Apollo Cannabis Clinic can help you find the right doctor to get the authorization to meet your medical needs.

Is ACMPR still valid after Cannabis Act was implemented?

The Cannabis Act has replaced ACMPR. Therefore, the rules and regulations of ACMPR remain the same as before. Technically, yes, the rules are still valid. The key difference between these programs is that the former lays down regulations for medical usage specifically.

For eg, under the Cannabis Act, a user is allowed 30 grams to use in public. Since the ACMPR laid down an exception to the limit for the medical patient, they can legally exceed this limit if they have prescribed authorization for the same under the Cannabis Act as well.

Since ACMPR was merged with the Cannabis Act 2018, there are separate regulations for recreational and medical use under one act. The burden of proof for medical cannabis lies with the patient or the user.

What is the difference between ACMPR and Cannabis Act?

The intent of use is the key difference between both regulations. Note, ACMPR is now replaced with the Cannabis Act. ACMPR was primarily intended for medical cannabis and the new act is directed towards both medical and recreation cannabis users.

Health Conditions that qualify for medical cannabis

Since medical cannabis is not like your regular painkiller, the patient needs to qualify to use the drug. The following are some of the ailments which are eligible for potential medical cannabis treatment.

  • Anxiety and Depression
  • Chronic Pain
  • Back and neck problems
  • Brain Injury
  • Cancer
  • Parkinson’s Disease
  • Crohn’s Disease and Colitis
  • Fibromyalgia
  • Multiple Sclerosis
  • PTSD
  • Muscular Dystrophy
  • Rheumatoid Arthritis
  • Sleep Disorders

This is not an exhaustive list.

How much quantity of medical cannabis prescription are you eligible for?

The maximum limit of medical-grade cannabis that you can order from a licensed producer is 150 grams per month.

If your consulting doctor is unwilling to prescribe medical cannabis, a referral to a specialized cannabis clinic is highly recommended. Apollo Cannabis Clinic can help you find the right treatment for your ailment with or without a referral. 

What kind of patients are the wrong candidates for medical cannabis treatments?

weed abuse are generally not the best candidates for this type of treatment. Doctors also refrain from treating patients with cardiovascular or respiratory disease to not risk aggravated reaction to the treatment.

Pregnant women and nursing mothers too are typically not prescribed with cannabis medication as it puts the child at risk.

How will the new amendments to the Cannabis Act scheduled for 17th October 2019 affect me?

The new regulations will come into force on October 17th, 2019. While there isn’t much material change from last year, there are some changes that affect how the final product is presented to consumers. Once the regulation is in motion, licensed holders have a 60-day window to notify Health Canada of new cannabis products like extracts, oils, topicals to be put on sale. Therefore, if everything goes as per schedule, cannabis products are set to hit the market on 16th December 2019. 

  • It will take 12 months for the new regulation to classify Cannabis Oil under extracts class. Till then it is illegal to buy Cannabis oil unless you have a medical prescription from a licensed practitioner.
  • Packaging and labelling are aimed to discourage youth from consuming cannabis with child-resistant packaging

The government will be proposing a cross-branding prohibition with alcohol and tobacco products. Health warning messages on packaging similar to tobacco products are in the works. The quantity of THC or CBD on the packaging will be standardized.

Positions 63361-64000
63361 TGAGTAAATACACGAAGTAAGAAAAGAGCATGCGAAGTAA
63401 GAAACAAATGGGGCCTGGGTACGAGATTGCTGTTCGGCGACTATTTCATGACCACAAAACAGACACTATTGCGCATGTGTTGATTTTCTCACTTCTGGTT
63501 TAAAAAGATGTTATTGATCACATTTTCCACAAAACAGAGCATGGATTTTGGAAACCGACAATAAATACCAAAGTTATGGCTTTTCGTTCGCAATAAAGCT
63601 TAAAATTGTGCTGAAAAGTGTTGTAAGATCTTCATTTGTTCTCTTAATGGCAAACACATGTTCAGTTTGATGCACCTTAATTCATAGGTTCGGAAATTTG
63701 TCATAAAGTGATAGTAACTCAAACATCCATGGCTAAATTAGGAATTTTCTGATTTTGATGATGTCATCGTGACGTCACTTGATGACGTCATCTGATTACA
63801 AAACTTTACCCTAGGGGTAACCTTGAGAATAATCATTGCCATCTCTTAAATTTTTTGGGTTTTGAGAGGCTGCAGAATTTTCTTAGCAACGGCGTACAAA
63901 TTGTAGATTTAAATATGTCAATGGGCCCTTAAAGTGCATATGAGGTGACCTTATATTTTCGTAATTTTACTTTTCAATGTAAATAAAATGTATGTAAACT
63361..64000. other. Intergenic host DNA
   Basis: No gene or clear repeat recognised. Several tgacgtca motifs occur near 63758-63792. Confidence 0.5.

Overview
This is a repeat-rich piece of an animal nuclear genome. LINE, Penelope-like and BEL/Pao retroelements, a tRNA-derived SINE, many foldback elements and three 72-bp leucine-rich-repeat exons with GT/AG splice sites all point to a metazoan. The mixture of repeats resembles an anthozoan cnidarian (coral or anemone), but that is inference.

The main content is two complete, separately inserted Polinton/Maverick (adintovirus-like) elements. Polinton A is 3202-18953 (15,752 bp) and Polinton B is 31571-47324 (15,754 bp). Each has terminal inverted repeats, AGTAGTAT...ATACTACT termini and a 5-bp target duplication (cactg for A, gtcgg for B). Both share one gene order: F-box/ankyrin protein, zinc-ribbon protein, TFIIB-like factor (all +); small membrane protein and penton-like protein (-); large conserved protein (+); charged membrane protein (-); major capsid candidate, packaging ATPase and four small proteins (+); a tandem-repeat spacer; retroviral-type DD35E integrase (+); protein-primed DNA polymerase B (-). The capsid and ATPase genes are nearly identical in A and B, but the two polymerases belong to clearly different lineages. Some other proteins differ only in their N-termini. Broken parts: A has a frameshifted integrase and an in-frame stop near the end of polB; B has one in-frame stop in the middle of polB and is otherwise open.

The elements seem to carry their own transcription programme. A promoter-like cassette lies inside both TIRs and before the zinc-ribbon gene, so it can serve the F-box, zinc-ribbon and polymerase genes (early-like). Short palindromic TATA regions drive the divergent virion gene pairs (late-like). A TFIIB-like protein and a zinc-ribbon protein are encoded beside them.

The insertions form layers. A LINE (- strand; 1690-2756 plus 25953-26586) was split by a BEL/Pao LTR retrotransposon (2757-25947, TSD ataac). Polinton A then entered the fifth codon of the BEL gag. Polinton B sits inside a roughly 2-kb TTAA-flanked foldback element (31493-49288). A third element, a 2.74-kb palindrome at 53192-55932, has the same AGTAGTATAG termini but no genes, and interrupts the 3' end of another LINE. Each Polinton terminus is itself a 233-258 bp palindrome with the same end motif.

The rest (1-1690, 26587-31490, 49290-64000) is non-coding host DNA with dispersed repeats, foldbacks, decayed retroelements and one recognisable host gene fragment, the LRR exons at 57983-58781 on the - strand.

There are also plans to ban cannabis edible products that are made to resemble candy or popular food products to discourage the young audience.

  • The THC content across product classes will be defined
  • Edible Cannabis will contain a maximum of 10 mg/package THC content
  • Cannabis Extract has a limit of the THC content of a maximum of 10 mg or 1000 mg per package.
  • 1000 mg per package is the limit set for Cannabis topicals
  • Restriction on Promotion

Any restriction on packaging and labelling will also be applied to the promotions. There are additional requirements that brands will have to meet. E.g., the size of logos, the type of text will have to meet the specifications.

  • The new regulation will create testing rules for all product classes

Once the transition period is complete, licensed producers will have to carry out extensive product testing either on the initial product or the final product. In the case of edible cannabis, testing the input or initial product is mandatory.

Once the final amendments to the Cannabis Act are in place, and the transition period is complete, the act’s impact on recreational and medical users and the licensed producers of Cannabis will be clearer.

How do I sign up/purchase medical marijuana under the ACMPR?

Patients suffering with eligible conditions (chronic pain, back pain, anxiety disorders, depression, PTSD etc.) can obtain a prescription for medical cannabis from their doctor. If the patient’s doctor is uncomfortable with medical cannabis or does not know how to prescribe cannabis, Apollo can help.

Apollo Cannabis Clinic

has physicians and psychiatrists available to consult and prescribe to patients Canada-wide, therefore we can assess your conditions, prescribe medical cannabis, and educate the patient all under one roof. We also have a new harm reduction program where our physicians can prescribe cannabis to patients who currently self-medicate with unregulated, illegal ‘street cannabis’ are eligible for a prescription under the basis of harm reduction. This is to ensure these patients have access to legal, regulated and tested medical cannabis under the ACMPR.

Moving forward, the big opportunity and focus will be on educating physicians about the truth surround medical cannabis, it’s scientific components, and the research that is currently underway. Since the power is now in the hands of your doctor, it’s important they have the correct information.

Photo Credit: Tim & Selena Middleton | cc

Dr. Singh

Dr. Singh

Dr. Mandeep Singh is a well established psychiatrist currently employed at Apollo Applied Research and holds the position of Director of wellness programs at Be Well Health Clinic in Toronto. His extensive and broad experience includes E.R/urgent care and outpatient psychiatric care at Trillium Health Partners as well as working with Veterans in Canada and the United States.